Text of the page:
Archive for June, 2007

Laura Solon – Favourite comedy film

June 17, 2007

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Spaceballs
Dir: Mel Brooks, 1987
by Laura Solon

‘It’s a spoof of Star Wars and other epic space films. Rick Moranis plays Dark Helmet, in homage to Darth Vader. In my favourite scene he makes the ship go to ludicrous speed but won’t put his seatbelt on, so when they make an emergency stop he flies into a machine and it crushes his helmet. It’s a great visual gag.

I saw it in the cinema when I was about eight and it’s the first film I remember really, really laughing at, and the first time I left the cinema thinking, I wish I was in that film. The best comedy in general is when everyone in it looks like they’re having a good time, and when you finish watching it you wish you were in the gang. It’s not knowing, it’s not really clever and high status. It’s just everyone pissing about on screen.

As I got older I was influenced by Christopher Guest’s films. Best In Show is my favourite. Sideways, and was fantastic too. I really like that kind of offbeat humour. You wouldn’t necessarily sell that story as a comedy, but it has that real subtlety of detail the Americans do so well.

I haven’t worked out the secret of comedy yet, but I think it’s important to surprise people. In terms of my own work, if there was a test to see what people would find funny it would be amazing, but I don’t think you can ever tell. You can only go with your instincts.

This piece first appeared in Observer Review’s Best comic films of all time piece

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Martin Freeman – Favourite comedy film

June 17, 2007

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Lucy Davis – Favourite comedy film

June 17, 2007

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The Jerk
Dir: Carl Reiner, 1979
by Lucy Davis

‘I just loved The Jerk so much as a child. I had an LP of it that I would listen to repeatedly. Steve Martin is so good – it doesn’t matter who else is around him. In everything he does, I can’t take my eyes off him. I love the very end of the film. The idiot Navin has made his millions inventing something ridiculous and then at the very end he loses it all. There’s this big, dramatic, morose sequence when he’s got his trousers round his ankles and he’s walking round the house and down the street and saying: ‘I don’t need anything. I don’t need possessions. I don’t need anything. Oh, except this!’ And then he would pick up something random like a telephone and say: ‘That’s all I need. A telephone, and I don’t need anything else. Oh, except this!’ And he picks up something else random, and by the time he’s walking down the street with his pants round his feet he’s carrying a huge pile of the weirdest things.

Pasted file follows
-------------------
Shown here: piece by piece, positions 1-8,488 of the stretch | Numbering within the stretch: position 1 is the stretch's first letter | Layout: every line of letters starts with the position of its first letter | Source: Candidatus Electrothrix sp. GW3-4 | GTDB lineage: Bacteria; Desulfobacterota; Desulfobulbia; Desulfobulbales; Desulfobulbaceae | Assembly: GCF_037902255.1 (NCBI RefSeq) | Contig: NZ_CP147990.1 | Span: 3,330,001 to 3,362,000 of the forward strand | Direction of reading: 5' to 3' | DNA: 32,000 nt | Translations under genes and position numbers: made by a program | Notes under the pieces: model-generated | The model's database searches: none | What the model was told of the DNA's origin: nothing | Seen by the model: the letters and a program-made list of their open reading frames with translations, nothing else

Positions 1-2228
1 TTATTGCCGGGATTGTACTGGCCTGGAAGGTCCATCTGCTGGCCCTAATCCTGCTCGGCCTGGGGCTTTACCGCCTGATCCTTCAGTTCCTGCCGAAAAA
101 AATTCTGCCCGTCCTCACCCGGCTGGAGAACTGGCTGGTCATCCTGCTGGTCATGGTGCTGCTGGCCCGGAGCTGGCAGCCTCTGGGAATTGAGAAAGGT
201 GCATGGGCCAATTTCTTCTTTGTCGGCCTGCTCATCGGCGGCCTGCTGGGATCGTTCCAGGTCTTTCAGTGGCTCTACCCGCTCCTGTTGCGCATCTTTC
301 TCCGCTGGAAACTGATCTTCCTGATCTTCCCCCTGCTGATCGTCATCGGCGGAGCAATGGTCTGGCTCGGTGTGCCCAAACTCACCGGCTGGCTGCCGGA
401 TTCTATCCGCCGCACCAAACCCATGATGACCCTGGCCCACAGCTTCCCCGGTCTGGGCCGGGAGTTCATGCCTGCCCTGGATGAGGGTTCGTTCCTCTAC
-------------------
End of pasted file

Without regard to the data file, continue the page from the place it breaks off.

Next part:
Comedy in film is a weird thing. If something’s sold as a comedy, as an audience member you can sit there thinking, OK then, let’s see how funny you think you are. When you’re watching something that isn’t meant to be a comedy and something funny happens, it’s easier to laugh because you’re not expecting it. I had always thought I liked comedies to come out of very real, natural situations like The Office, but I love the sitcom Nighty Night, which isn’t natural, because every moment in there comes from her being truthful.

This interview first appeared in Observer Review’s Best comic films piece

Meera Syal – Favourite comedy film

June 17, 2007

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Zoe Wanamaker – Favourite comedy film

June 17, 2007

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Charlie Skelton – Favourite comedy film

June 17, 2007

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Siobhan Donaghy – Ghosts

June 17, 2007

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Waitress

June 12, 2007

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(l to r Cheryl Hines, Keri Russell, Adrienne Shelly)

Billed as a romcom, Waitress is actually a cleverly disguised portrait of the widespread travesty affecting many women across the globe; domestic violence.

Jenna is a waitress in a pie diner married to real bully of a husband. The film follows her various attempts to leave him – stashing money away which he then finds, packing a suitcase only to be discovered at the bus stop.